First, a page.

This is a late Ming dynasty Chinese military bow, called the Dashao Bow 大弰弓 (literally means big siyah bow). This design started to appear frequently in the historical text of the 17th century, such as Gaoying and Wubeizhi, but it is difficult to trace its origins of being northern china, Mongolian, or jurchen origin.
This is not really a review but rather a history video about the Dashao
From the Chinese 17th century source, wǔ bèi yào luè, it depicts six types of bows in the Ming Arsenal.
Dashao stands out from the crowd, being the biggest of the bunch and showing a D shape profile instead of the typical M shape profile that is synonymous with other Chinese bows of previous eras. the Description says "These days border troops, whether mounted or foot archers, use this type of bow, its long and wide limbs provide stability". According to another Ming Chongzhen era reference of Jiǎo fěi tú jì 剿匪圖紀, which depicts Ming troops fighting "farmers rebels" and the bows appear to be Dashao Bows (with large size, D shape, long draw, etc.). Today, some people argue that the Manchu bow, was originated from the ming dyanasty dashao bows, due to its very similar resemblance of the later manchu bows. They use the 武备志 wubeizhi printed in 1621. It quotes “Kaiyuan is what is called dashao today”. “The core is 3.5 chi, two (water) buffalo horn stripes, mulberry or elm siyah 1 chi, hardwood grip, the (total) length is 5 chi.” Doing some conversions, the bow’s total length is 160cm. If this is the string length——it is similar size to the imperial Qing bows. Critics have argued that If you look at gaoying's, the dashao bow is more D shape at the handle with less recurve at the tips, however, this is not a realistic drawing of the bow and its clearly not in scale. if you look at the wǔ bèi yào luè, those depictions are much closer to qing dynasty manchu bows.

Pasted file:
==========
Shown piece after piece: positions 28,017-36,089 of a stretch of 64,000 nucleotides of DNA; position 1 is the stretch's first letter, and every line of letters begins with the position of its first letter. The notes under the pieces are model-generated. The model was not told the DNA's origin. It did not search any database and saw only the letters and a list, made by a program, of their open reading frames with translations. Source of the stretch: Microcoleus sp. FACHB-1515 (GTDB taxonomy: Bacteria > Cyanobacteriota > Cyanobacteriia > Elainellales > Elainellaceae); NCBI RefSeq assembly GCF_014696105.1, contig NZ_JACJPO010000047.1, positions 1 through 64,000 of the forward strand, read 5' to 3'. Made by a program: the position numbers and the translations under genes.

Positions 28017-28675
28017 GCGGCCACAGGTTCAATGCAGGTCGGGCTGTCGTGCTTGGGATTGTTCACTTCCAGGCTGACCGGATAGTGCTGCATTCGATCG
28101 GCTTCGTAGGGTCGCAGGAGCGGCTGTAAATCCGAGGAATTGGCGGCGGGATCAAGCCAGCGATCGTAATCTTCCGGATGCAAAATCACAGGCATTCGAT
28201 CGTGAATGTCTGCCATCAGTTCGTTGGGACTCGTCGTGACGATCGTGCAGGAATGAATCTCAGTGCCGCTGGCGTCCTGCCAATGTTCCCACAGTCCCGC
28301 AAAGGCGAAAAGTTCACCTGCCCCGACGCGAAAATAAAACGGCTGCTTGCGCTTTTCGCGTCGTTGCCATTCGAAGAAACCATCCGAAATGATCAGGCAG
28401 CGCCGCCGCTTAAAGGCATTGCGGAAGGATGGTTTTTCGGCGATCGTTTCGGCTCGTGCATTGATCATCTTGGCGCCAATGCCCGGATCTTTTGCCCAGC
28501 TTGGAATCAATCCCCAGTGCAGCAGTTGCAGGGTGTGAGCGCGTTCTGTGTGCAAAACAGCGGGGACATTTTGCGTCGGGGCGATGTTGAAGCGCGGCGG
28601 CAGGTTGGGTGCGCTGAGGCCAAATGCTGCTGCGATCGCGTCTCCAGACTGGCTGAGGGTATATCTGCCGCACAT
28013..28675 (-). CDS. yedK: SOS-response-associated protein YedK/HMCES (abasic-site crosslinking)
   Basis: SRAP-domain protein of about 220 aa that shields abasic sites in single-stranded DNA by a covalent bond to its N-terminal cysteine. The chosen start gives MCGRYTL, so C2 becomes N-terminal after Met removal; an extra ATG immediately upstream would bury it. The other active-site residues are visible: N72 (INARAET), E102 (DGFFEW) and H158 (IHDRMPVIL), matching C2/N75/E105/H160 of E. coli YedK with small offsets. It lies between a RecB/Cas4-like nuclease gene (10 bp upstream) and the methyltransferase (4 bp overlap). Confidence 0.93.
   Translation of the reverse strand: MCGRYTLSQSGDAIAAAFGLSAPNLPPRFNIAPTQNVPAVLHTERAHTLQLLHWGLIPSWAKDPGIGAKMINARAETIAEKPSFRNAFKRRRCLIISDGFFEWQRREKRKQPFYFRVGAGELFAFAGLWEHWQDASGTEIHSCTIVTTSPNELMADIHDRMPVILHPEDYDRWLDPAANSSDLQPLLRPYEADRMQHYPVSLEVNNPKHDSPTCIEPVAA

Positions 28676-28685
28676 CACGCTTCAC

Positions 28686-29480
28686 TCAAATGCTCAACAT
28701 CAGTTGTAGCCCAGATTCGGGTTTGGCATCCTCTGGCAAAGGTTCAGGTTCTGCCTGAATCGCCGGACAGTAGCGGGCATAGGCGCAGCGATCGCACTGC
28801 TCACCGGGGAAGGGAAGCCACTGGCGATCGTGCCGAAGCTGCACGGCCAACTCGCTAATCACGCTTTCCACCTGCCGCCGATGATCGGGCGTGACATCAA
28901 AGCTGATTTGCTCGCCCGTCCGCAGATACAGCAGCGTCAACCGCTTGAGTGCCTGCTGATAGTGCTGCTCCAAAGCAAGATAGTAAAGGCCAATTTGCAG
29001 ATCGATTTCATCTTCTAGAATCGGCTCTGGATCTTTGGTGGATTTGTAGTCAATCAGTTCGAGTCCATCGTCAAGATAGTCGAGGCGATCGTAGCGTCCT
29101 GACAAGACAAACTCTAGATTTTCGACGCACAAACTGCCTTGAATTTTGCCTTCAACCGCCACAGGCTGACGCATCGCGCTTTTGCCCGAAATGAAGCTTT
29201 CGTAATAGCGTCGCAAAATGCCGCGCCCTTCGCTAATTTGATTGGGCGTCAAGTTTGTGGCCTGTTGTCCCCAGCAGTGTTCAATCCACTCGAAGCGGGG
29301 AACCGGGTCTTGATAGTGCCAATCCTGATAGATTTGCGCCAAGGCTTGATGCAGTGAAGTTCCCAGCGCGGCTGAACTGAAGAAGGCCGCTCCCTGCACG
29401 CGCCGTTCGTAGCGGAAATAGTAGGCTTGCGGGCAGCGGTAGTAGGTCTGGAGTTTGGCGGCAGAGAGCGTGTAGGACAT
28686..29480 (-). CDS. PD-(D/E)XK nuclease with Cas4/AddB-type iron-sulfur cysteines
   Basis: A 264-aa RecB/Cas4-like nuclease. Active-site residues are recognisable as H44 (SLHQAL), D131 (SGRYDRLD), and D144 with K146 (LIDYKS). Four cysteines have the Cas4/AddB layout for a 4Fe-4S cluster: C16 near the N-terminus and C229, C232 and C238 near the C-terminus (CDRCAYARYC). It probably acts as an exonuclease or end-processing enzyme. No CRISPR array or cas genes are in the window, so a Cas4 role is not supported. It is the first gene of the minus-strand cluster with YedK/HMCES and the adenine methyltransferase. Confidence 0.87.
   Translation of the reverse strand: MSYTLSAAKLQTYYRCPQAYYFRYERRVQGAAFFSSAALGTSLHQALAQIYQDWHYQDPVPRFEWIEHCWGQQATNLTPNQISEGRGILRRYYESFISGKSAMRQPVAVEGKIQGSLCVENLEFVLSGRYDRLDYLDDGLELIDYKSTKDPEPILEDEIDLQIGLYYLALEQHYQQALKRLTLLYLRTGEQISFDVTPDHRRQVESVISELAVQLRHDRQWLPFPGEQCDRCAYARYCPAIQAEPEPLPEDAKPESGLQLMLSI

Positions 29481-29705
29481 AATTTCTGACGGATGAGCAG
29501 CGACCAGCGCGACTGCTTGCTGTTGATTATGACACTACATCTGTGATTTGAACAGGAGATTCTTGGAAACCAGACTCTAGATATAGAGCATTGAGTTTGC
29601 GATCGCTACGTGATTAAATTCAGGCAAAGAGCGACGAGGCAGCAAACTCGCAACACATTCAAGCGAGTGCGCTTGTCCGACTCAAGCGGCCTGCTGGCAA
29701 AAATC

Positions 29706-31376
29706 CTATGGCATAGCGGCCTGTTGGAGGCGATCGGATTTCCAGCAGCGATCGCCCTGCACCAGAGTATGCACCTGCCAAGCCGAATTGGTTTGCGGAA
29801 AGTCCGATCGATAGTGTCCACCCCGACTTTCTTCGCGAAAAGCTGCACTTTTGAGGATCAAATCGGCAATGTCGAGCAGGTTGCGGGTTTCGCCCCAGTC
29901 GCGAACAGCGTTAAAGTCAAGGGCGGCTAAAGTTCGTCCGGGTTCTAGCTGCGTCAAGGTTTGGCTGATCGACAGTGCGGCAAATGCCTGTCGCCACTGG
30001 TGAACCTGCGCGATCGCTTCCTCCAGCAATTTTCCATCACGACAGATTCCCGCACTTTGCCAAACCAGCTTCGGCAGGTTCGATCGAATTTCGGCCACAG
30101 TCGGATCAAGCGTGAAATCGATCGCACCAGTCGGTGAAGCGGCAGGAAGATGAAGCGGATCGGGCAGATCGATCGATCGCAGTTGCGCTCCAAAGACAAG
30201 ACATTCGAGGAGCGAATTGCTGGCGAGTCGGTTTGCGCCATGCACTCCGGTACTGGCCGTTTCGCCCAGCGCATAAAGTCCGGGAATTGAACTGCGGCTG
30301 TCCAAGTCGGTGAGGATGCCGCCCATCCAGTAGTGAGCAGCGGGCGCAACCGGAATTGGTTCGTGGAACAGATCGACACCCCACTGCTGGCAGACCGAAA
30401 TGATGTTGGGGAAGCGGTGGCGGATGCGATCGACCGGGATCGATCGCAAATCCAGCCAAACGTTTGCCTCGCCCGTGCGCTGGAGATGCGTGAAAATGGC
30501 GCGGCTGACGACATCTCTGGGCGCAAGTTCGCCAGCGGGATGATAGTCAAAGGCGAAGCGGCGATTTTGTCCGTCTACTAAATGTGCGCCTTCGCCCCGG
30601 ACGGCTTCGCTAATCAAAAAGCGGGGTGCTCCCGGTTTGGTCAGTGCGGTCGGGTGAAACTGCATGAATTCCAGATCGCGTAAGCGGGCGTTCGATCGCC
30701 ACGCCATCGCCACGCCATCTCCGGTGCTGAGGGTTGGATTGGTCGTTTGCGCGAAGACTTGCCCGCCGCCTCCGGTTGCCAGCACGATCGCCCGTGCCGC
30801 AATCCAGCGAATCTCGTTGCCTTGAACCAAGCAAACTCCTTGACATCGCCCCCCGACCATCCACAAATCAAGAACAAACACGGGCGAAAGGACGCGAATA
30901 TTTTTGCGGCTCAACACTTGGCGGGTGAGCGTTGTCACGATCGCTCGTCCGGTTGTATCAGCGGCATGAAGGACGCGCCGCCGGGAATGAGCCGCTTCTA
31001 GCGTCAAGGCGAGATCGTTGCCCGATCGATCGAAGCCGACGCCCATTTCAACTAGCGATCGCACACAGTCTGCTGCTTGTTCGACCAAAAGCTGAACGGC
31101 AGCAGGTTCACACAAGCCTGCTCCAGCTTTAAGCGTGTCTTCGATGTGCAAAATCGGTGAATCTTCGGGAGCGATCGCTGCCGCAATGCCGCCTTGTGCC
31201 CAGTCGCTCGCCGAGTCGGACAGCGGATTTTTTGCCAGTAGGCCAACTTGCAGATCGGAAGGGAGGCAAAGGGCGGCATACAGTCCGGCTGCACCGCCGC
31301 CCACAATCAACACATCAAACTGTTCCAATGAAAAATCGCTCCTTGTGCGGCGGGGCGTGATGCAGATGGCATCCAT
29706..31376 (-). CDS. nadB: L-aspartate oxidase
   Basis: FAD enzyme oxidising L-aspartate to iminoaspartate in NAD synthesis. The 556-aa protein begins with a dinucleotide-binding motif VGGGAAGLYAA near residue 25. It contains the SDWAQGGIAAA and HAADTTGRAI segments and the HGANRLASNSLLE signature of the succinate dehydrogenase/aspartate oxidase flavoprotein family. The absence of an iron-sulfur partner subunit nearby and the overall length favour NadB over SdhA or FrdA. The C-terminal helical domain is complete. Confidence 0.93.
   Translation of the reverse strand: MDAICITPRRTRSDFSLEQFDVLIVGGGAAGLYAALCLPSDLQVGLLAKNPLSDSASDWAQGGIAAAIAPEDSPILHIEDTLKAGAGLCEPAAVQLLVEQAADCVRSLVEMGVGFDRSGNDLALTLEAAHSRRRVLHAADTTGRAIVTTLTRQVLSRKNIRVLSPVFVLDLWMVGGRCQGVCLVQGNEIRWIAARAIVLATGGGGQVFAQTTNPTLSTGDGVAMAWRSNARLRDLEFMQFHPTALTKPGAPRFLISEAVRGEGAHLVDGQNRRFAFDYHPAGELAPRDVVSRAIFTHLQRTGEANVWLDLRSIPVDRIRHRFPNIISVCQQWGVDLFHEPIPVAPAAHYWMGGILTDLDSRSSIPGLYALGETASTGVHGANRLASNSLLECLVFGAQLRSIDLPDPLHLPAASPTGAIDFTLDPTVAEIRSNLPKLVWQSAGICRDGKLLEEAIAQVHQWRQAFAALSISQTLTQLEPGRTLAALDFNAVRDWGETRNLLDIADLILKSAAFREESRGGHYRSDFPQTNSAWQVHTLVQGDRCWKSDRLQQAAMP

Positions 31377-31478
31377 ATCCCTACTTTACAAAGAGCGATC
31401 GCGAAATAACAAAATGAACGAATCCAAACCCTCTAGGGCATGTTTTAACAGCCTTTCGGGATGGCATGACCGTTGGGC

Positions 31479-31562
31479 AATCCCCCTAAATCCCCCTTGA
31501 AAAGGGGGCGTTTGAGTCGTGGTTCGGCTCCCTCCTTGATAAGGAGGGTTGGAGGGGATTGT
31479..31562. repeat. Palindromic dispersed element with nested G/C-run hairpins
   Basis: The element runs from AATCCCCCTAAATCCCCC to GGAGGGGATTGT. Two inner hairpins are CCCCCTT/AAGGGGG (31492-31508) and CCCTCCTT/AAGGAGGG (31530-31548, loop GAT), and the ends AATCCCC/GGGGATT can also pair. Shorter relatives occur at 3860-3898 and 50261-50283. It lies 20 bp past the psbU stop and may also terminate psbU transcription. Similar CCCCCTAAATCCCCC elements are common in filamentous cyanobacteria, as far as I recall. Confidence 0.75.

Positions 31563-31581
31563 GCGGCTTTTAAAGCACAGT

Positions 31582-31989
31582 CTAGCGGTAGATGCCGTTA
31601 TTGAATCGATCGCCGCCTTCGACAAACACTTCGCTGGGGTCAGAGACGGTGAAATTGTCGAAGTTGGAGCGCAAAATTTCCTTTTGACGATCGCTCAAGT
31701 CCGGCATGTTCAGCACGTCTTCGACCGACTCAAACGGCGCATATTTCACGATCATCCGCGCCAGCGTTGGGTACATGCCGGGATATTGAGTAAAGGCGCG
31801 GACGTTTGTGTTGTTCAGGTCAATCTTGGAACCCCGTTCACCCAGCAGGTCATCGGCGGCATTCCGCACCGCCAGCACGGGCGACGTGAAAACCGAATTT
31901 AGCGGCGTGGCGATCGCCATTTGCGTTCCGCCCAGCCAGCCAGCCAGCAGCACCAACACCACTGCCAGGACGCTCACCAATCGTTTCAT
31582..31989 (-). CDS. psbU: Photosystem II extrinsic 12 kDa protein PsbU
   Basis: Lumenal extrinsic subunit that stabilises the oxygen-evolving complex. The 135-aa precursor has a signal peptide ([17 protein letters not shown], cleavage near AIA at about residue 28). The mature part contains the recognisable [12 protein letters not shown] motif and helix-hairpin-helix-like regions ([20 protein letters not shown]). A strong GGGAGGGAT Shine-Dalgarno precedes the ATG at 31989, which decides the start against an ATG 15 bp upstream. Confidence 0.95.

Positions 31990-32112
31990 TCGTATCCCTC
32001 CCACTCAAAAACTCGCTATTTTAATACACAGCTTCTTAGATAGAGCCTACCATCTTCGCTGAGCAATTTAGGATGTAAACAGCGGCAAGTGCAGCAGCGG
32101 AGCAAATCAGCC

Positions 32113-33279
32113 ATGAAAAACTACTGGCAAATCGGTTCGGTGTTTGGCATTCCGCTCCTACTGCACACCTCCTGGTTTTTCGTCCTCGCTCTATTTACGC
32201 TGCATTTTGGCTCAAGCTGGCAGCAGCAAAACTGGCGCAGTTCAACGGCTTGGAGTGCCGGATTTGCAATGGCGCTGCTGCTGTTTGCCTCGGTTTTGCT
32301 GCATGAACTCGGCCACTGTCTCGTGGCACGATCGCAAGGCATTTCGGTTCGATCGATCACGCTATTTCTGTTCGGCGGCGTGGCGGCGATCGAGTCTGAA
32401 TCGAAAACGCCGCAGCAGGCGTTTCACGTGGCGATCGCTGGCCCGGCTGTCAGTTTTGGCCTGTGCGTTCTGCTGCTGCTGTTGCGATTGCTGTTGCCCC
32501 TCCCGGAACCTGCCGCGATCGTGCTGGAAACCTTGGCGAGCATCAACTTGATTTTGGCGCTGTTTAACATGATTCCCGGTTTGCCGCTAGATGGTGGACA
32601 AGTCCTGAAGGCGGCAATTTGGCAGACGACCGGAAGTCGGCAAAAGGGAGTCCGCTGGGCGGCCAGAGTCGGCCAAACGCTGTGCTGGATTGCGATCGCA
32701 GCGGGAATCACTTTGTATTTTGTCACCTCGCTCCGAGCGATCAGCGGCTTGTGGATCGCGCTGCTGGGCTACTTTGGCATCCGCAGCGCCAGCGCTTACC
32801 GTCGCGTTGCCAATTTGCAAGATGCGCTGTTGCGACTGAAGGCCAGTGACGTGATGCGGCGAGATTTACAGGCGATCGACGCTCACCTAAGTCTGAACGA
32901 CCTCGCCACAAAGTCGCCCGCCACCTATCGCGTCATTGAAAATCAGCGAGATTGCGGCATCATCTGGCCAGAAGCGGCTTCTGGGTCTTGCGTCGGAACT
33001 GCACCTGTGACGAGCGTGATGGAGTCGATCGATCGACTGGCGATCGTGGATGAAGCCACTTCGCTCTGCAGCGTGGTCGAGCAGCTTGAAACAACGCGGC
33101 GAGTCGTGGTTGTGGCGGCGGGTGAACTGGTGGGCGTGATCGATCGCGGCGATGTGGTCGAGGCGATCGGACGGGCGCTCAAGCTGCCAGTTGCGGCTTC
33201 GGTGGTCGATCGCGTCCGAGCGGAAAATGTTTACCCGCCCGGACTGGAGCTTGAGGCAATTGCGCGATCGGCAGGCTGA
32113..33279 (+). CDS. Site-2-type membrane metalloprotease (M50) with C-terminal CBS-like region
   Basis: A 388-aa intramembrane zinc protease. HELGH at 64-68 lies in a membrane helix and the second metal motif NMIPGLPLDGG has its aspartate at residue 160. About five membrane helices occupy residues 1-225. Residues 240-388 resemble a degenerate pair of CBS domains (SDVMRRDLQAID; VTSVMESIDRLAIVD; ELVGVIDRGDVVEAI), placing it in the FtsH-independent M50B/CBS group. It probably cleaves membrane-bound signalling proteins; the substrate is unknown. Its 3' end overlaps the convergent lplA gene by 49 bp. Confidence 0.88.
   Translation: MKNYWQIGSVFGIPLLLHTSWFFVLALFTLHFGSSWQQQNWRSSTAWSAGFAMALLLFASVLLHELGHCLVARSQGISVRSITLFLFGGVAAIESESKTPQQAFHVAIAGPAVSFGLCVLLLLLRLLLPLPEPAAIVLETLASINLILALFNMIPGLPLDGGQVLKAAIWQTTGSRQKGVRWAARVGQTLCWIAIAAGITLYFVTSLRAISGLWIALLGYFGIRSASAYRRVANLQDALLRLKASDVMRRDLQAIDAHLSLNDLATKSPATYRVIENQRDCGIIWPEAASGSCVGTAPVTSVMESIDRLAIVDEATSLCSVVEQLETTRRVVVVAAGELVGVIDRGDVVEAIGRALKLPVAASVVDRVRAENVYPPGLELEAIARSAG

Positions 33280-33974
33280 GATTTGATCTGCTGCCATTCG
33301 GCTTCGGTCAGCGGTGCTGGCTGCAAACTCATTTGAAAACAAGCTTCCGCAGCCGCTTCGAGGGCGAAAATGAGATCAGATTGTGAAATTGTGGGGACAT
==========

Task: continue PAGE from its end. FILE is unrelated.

Others have argued that The mongols were the first to use these manchu bows. After all, the earliest source is from a 16th century record made by a Ming person traveling to the Mongol (虏）regions. In which he describes the Mongols used “long wide bows” and “long thick arrows”. However this could simply be mongol longbows even used today for recreation. And of course, there are people who argue that the jurchens are first to invent these bows, and that earlier depictions of jurchens are merely show that they used xiaoshao bows as well. Then you have folks arguing this is a stone age invention but we just don't have the evidence. The mollegabet bow is not the same